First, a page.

Wednesday, May 2, 2012

Resistance is futile

Slate had an article earlier this week that I really need you all to read. I'll make it easy and provide you a link 'cause I'm a really good, considerate host like that. (Seriously, you should see the way I host book club. And that party I had in June of '10? Legendary!)

The article is all about the crushing weight of misdemeanors on our criminal justice system. Happily, misdemeanors are not something I have to deal with much because that really would be soul-crushing, much more so than murders. (Let's not get distracted by psychoanalyzing why I would rather deal with a dead body than a guy hitting another guy with a beer bottle...)

Put simply, misdemeanors have turned into a racket system where hundreds of thousands (millions?) of people are getting convicted without anything approaching due process or the effective assistance of counsel. There are simply so many charges and so many costs associated with fighting the charges that far too many people cop pleas without putting up a fight. Often, without understanding what the charges are to begin with.

I have personally witnessed the phenomenon of a prosecutor having charged a misdemeanor behaving as if it was now his god-given right to get a conviction out of the deal. Or at least a conversion. It just so happened in that particular case, the prosecutor had very much messed with the wrong marines and had a couple of aggressive defense attorneys with a personal stake in the outcome of the case who were not going to go along with an innocent man pleading to a misdemeanor just to make it go away.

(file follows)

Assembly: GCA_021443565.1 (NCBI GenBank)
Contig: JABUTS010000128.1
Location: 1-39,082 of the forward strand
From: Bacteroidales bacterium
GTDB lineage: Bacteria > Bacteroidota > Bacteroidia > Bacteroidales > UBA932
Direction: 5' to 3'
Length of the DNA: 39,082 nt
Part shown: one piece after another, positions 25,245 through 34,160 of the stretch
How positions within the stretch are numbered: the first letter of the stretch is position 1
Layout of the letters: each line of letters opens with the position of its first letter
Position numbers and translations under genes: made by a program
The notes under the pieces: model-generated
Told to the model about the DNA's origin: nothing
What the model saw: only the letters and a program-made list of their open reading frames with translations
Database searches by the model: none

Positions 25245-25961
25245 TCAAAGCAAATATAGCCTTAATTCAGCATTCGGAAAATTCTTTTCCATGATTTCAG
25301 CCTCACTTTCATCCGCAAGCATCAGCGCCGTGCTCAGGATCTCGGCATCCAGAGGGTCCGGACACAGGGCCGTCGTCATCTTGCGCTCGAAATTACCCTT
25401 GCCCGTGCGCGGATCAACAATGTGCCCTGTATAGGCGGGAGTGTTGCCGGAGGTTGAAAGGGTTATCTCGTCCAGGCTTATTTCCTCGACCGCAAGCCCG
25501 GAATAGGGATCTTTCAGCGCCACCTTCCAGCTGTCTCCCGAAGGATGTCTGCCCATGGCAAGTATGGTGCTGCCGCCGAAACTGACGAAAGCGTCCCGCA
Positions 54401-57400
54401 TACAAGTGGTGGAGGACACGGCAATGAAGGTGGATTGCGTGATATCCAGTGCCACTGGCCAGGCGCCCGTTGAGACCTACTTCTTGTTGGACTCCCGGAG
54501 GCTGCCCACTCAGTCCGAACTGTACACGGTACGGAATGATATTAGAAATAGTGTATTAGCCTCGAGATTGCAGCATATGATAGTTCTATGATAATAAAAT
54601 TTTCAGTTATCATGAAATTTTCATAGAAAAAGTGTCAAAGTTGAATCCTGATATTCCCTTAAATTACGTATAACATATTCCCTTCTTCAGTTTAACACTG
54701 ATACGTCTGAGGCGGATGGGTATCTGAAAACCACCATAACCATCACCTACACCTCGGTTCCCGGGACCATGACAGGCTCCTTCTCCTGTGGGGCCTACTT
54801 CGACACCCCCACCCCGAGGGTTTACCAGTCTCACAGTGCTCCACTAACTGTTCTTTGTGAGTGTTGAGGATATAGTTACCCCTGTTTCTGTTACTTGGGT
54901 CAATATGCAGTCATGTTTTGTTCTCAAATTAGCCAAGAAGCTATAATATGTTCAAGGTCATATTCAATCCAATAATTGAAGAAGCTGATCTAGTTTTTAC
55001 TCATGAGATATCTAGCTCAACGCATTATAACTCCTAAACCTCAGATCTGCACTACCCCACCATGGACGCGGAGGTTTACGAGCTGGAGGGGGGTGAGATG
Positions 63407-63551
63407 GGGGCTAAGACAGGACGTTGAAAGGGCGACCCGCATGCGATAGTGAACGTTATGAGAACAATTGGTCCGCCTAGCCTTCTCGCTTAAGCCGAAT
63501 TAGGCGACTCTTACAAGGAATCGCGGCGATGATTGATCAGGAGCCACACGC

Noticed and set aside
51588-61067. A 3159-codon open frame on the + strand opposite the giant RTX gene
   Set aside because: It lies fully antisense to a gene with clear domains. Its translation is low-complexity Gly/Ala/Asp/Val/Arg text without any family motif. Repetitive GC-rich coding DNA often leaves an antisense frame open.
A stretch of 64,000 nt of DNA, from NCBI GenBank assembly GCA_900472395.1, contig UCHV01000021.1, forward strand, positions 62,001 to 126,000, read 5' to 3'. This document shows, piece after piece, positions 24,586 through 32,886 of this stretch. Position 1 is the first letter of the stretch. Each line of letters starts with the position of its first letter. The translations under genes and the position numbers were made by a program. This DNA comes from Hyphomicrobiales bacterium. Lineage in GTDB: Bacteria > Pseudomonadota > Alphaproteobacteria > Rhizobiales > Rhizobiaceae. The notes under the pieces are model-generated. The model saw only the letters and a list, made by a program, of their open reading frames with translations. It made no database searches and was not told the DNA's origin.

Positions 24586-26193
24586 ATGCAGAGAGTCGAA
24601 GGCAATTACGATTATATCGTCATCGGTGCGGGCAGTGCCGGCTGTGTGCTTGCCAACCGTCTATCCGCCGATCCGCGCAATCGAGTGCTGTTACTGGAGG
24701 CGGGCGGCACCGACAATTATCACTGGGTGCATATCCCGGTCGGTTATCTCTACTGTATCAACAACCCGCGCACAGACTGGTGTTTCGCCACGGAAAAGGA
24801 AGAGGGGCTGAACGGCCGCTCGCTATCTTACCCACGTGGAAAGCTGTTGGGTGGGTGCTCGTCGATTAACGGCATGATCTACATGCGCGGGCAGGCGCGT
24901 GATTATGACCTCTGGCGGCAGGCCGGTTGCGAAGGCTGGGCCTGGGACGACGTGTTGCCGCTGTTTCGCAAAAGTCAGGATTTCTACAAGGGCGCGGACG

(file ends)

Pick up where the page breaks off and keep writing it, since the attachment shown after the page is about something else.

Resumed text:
But that particular innocent man benefitted from nothing more than serendipity. He happened to have defense attorneys on his speed dial (yay family!) but most people charged with misdemeanors aren't that lucky. So they plead, even if they don't think they're guilty, because they frankly don't know what else to do and don't have any real, viable options. Fighting it means days off work, which might cost a job. Coming up with money to pay a lawyer (who will probably want more than the court costs associated with a guilty plea would be). And even if you fight it, take all those days off work that you risk losing your job, pay a lawyer, you still face the risk of being convicted and having to pay the court costs and a fine on top of it all. It starts to make sense why even innocent people charged with ridiculous nonsense just give in and plea because fighting costs more (in every sense of the word).

Anyway, the ultimate point of the article is if we want to reform the criminal justice system, want to cut costs, make it more efficient and more effective, we really ought to take a big, hard look at the millions of misdemeanors we charge every year. And I agree.

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